This column has been missing in action for a while, but I couldn't possibly let 2020 slip by without honouring our annual tradition of documenting the best film poster art of the year.
There were slim pickings this year, and nearly nothing impressive from Bollywood – or mainstream cinema anywhere in the country, for that matter. Many films went directly to streaming and thus, often eschewed traditional posters – narrowing the pool considerably. (Streaming platforms, with their aggressive algorithm and thumbnail-driven approach, have a rocky relationship with film posters as an art-form, and we'll have to see how that evolves over time – both globally and in India.)
Apart from the many independent narrative and documentary features in this list – I've included a couple of short films for the first time as well. I hope you enjoy discovering these posters (and the films they represent) as much as I did. Presenting my favourite Indian film posters of 2020, (loosely) ranked:
This eye-catching illustrated poster for Arati Kadav's lo-fi / sci-fi parable Cargo features its two protagonists along with an assortment of eclectic characters; the titular 'cargo' of the film. What it lacks in polish, it more than makes up with its quirks and delightful little details. It also funnily reminds me of this great poster for Wes Anderson's Isle of Dogs. You can watch the film on Netflix.
A striking top-shot of two men circling a funeral pyre with chains and bloody footprints all around creates an effectively creepy sense of foreboding for this occult-horror film which premiered this year at the Fantasia Film Festival. You can watch the trailer here.
Not much is known about Irul ('Darkness') yet, except that it is a thriller featuring only three characters (played by Fahadh Faasil, Soubin Shahir and Darshana Rajendran). Look closely, and you'll see tiny silhouettes of all three in this moody teaser poster (hand-painted by art director Ajayan Chalissery) which whips up a great atmosphere of mystery and intrigue.
Apoorva Satish's short film is an evocative portrait of a young girl on the cusp of womanhood, and this poster beautifully captures the splintered, fragile state of mind of its young protagonist. It also uncannily reminded me of the poster for Satyajit Ray's Teen Kanya. You can watch the trailer here.
It's perhaps only possible to unspool the visual metaphor on the poster for Laila Aur Satt Geet (aka The Shepherdess and the Seven Songs) after watching the film, but its minimal, delicate design and meditative aura drew me in nevertheless. Watch an excerpt from the film here.
Rajeev Ravi's period drama is based on the protests against the 'chappa' system that was practised in the Cochin harbour in the 1950s, and the poster puts us right in the midst of a violent clash between the workers and the police at a shipyard. The wonderfully detailed graphic-novel style illustration and sprawling canvas give it an impressive, epic scale.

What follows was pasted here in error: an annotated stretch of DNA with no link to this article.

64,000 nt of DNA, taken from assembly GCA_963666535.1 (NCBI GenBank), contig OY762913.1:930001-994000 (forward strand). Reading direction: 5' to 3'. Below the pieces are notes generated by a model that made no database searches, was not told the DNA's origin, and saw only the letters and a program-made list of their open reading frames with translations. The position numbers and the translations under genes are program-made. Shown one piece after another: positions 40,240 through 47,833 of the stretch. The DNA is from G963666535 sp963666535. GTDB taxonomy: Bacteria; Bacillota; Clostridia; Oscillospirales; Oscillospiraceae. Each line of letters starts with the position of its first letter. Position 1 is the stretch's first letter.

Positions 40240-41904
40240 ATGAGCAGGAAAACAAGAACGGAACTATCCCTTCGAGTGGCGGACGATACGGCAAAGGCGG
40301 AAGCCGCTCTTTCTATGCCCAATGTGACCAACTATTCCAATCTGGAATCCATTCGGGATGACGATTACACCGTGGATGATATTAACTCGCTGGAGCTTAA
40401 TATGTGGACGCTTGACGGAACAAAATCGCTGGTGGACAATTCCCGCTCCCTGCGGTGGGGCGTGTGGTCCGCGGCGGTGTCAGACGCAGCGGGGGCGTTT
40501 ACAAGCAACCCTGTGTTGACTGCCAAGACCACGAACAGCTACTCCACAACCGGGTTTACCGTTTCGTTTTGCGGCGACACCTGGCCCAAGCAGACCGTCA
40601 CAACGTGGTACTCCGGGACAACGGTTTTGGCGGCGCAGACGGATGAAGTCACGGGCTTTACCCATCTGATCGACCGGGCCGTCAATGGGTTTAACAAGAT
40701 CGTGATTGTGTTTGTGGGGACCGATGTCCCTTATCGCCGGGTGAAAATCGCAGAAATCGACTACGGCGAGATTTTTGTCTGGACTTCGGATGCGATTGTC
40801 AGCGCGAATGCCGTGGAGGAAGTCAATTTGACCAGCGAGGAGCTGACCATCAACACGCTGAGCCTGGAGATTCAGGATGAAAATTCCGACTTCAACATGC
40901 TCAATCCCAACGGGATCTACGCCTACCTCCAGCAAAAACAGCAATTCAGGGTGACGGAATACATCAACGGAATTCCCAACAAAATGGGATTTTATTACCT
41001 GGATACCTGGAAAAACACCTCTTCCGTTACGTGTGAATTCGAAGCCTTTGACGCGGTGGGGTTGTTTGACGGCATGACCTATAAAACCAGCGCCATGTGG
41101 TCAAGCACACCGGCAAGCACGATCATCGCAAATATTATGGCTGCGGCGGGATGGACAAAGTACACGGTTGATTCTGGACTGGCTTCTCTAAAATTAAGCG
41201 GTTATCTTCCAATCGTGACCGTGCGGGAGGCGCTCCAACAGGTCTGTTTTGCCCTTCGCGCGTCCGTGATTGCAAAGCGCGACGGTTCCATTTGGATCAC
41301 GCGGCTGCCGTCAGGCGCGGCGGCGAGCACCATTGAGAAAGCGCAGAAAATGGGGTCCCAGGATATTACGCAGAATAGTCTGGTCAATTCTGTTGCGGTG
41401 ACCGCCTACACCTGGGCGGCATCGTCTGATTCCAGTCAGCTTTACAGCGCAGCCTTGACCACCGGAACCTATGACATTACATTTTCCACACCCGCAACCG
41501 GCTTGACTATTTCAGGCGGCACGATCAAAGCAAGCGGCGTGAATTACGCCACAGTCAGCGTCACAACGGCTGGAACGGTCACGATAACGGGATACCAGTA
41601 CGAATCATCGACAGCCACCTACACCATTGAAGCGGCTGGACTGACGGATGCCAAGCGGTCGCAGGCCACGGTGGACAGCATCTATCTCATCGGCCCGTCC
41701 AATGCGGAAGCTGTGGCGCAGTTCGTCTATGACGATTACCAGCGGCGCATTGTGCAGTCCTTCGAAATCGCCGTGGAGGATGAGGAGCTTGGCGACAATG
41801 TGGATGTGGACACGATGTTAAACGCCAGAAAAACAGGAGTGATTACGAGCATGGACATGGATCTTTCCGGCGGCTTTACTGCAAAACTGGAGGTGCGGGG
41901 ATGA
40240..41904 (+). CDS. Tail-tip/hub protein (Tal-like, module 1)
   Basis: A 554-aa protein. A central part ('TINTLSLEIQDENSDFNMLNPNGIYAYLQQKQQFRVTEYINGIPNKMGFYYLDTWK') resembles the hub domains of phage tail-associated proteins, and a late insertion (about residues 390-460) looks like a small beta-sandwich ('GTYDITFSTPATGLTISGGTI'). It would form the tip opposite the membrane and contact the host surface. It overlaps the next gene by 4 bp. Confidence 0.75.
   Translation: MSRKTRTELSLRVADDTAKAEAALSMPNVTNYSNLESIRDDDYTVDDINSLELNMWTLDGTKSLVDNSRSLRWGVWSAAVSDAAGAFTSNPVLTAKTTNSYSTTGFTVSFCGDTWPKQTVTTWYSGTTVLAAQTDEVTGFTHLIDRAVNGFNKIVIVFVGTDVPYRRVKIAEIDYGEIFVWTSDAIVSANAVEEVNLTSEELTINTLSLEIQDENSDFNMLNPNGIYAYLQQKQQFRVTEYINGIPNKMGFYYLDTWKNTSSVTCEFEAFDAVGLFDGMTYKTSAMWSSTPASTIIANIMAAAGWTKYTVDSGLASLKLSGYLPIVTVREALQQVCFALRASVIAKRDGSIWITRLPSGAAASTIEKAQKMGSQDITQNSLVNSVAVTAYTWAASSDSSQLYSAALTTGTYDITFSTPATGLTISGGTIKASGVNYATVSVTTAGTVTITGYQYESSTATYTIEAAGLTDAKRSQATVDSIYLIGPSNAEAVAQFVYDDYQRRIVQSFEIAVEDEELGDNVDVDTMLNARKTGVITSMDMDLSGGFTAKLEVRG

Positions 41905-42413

The deceptively simple key art for Chaitanya Tamhane's sophomore feature (winner of the Best Screenplay prize at the Venice film festival) features designer Midnight Marauder's signature crafty and subtle 'invisible' photoshopping work – that only becomes apparent when you see the source image. It's a quiet, contemplative poster that succinctly captures the film and its protagonist – forever in the shadow of crippling self-doubt and his Guru. Watch the trailer here.
Like the other short film on this list, the poster for Sushma Khadepaun's poignant and unsettling short film about a young Gujarati bride also features an arresting, pensive portrait of the film's titular protagonist. The elegant, distinctive artwork and title design along with the vivid colours make this poster by award-winning filmmaker and designer Yen Tan an instant standout.
I was instantly floored by this poster for Sonia Filinto's documentary about food, culture and migration through the lens of Goa's unique bread, pao. The delightfully composed illustration is full of character and nostalgic warmth – and the tagline adds to the irresistible charm.
Inspired by a mix of traditional art forms – chiefly Madhubani and miniature art – this poster for Achal Mishra's terrific debut feature Gamak Ghar is by far the most stunning design I've seen this year. Hand-painted with gouache, acrylic paint and pencil colours, and divided into 9 gorgeous panels bathed in magic-hour hues, it transports you right into the idyllic home it portrays. As exquisite and deeply personal as the film itself, this is a work of love and pure art. A frame-worthy poster for the ages.
Ghar Ka Pata (Dir: Madhulika Jalali, design by Shiraz Husain), Super Sharanya (Dir: Girish A.D, design by Prathool NT), Archana 31 Not Out (Dir: Akhil Anilkumar, design by Old Monks Design).